The News calls upon its readers "to write immediately to the south-west" and the Potomac. ***Let there "be no delay. Write! wife! let "every soldier know the truth." The advice is excellent. I am free to acknowledge that I have not done my duty in this respect, as I have not, with the exception above named, written a word to any one in relation to the matter. I thank the News for calling my attention to the subject. I have been grossly negligent; I will be so no more. If the News will pardon me for past negligence, I will speedily send this open letter to every soldier and every soldier's family, whose address I can ascertain. After about the middle of November the payment of the five dollars per month promised to the families of volunteers will be stopped, not to be resumed until some time in the month of February. sometime in the month of February. Somebody is responsible for this. Who is it? The Democratic members of the last Assembly! There are but two ways in which the State can raise money.-One by a direct tax, and the other by borrowing. The legislature, at its recent session, passed an act levying a direct tax of two hundred and seventy-five thousand dollars, the proceeds to be used in paying the promised bounty to the families of the volunteers. This tax cannot be collected so as to reach the State treasury before the middle of February.

The members of the Legislature knew that it would require something over two hundred thousand dollars to continue the payment of this bounty until the money could be realized from the tax and the only possible way in which it could be raised was by borrowing money on the bonds of the State. The Senate passed an act authorizing an issue of bonds to the amount of two hundred and fifty thousand dollars and sent it to the Assembly In the Assembly the bill was deliberately defeated by the Democratic members every Democrat present with one honorable exception (Hollis, Latham of Walworth co.)  while the Republicans, with equal unanimity, voted against the amendment. The following is the vote on the question of indefinite postponement- Democrats in Italics, members elected as Union men in SMALL CAPS:

Ayes-Messrs. Abert, Barry, Bassett, Boyd, G. W. Brown, Buttler, Coles, DUTCHER. Elliot, Ellis, finger, Gage Gifford, Griffin, Hatcher, Hogan, Hoppoch, Jennings, Kircholff, LEONARD, Mccollun, McLean, Malroy, Mayer, Morrow, Platto, Rogran, Salter, Sanborn, Sencman, Schletzs, Shumway, Stowell, J. E. Thomas, TRIPP, Vanderpool, Wadsworth, wilson, and Mr. Speaker Painer-10


This vote was taken on the afternoon of the day of the final adjournment. Bear it in mind that there was no other way in which the money could be raised so as to continue the payment during the winter months, except in the manner proposed in this bill. to have voted an additional tax would have been of no avail, as the money could not have been collected in time. And even yet the democratic members of the assembly deliberately refused to authorize the money to raised in the only way in which it could be raised and not only so, but they made no proposals or attempt to raise it in any other way. such are the facts. They cannot be denied or explained away. I do not speak of the motives that influenced their action.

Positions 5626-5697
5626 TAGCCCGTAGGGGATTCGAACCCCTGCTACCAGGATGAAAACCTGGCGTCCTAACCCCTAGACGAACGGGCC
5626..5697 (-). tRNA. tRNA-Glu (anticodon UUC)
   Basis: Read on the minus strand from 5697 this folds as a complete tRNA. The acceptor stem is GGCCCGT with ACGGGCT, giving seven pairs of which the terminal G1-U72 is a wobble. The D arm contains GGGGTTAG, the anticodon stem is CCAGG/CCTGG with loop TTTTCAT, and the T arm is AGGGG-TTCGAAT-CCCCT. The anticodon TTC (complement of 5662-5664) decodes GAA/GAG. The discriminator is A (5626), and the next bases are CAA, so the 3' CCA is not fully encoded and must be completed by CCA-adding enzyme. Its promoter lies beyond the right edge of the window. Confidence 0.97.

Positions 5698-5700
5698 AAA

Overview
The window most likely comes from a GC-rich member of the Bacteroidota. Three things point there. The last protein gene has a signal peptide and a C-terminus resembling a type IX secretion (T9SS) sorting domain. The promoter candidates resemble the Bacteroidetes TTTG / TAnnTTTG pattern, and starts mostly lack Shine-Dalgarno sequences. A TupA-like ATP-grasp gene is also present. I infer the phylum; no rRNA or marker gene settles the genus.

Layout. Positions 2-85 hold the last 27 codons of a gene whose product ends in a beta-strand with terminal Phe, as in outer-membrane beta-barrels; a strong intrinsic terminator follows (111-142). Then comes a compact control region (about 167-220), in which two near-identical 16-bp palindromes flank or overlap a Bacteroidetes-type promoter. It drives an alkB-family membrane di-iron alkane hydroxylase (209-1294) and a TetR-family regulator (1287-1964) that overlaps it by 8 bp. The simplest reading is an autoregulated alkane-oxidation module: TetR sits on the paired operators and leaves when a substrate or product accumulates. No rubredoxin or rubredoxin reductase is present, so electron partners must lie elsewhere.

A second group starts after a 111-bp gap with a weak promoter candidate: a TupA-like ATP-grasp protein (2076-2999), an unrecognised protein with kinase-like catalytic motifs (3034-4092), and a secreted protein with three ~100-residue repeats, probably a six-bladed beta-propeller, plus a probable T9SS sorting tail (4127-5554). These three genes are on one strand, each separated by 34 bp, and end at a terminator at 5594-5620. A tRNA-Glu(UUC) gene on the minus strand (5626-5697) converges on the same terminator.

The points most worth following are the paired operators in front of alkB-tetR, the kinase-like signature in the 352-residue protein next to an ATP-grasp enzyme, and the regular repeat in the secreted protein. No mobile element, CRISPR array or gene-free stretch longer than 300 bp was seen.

Possibly they may have acted from pure motives. If so let them make them known but not attempt to deny the facts. About 10 o'clock on the last day of the section a vote having been previously taken to adjourn at 11 o'clock, a message was received by both  houses of the legislature, from acting Governor Lewis calling attention to the fact that the money in the volunteer aid fund,  would last only to about the first of November, that no benefit could accrue from the tax that had been voted until February and that as a consequence no relief from this source could be had by the families of the volunteers during the winter months, at the time of all other when they most needed it. He called attention to the injustice of holding out hopes to those families which could not be realized and urged the legislature to replenish the fund in some way before they adjourned. The message was referred and a report was speedily mad, but nothing was accomplished because a portion of the Democratic members refused to allow anything to be cone. They commenced with making motions for the express purpose delay! and continued this action until with a few moments of the hour fixed for adjournment when a motion being made to extend the session for a few hours for the purpose of acting upon this matter. they finally defeated everything by enough of them retiring  from the Hall to leave the Assembly without a quorum. Soldiers, when your families are suffering for the want of the aid pledged to you by the state, remember who it was that prevented them form receiving it. Mother, when your children are suffering for want of food and comfortable clothing, remember whose action it was that deprived you of what was promised by the State when you consented that your husband should leave his family to fight the battles of our common country and see if they can give you a satisfactory reason for the course thy have pursued!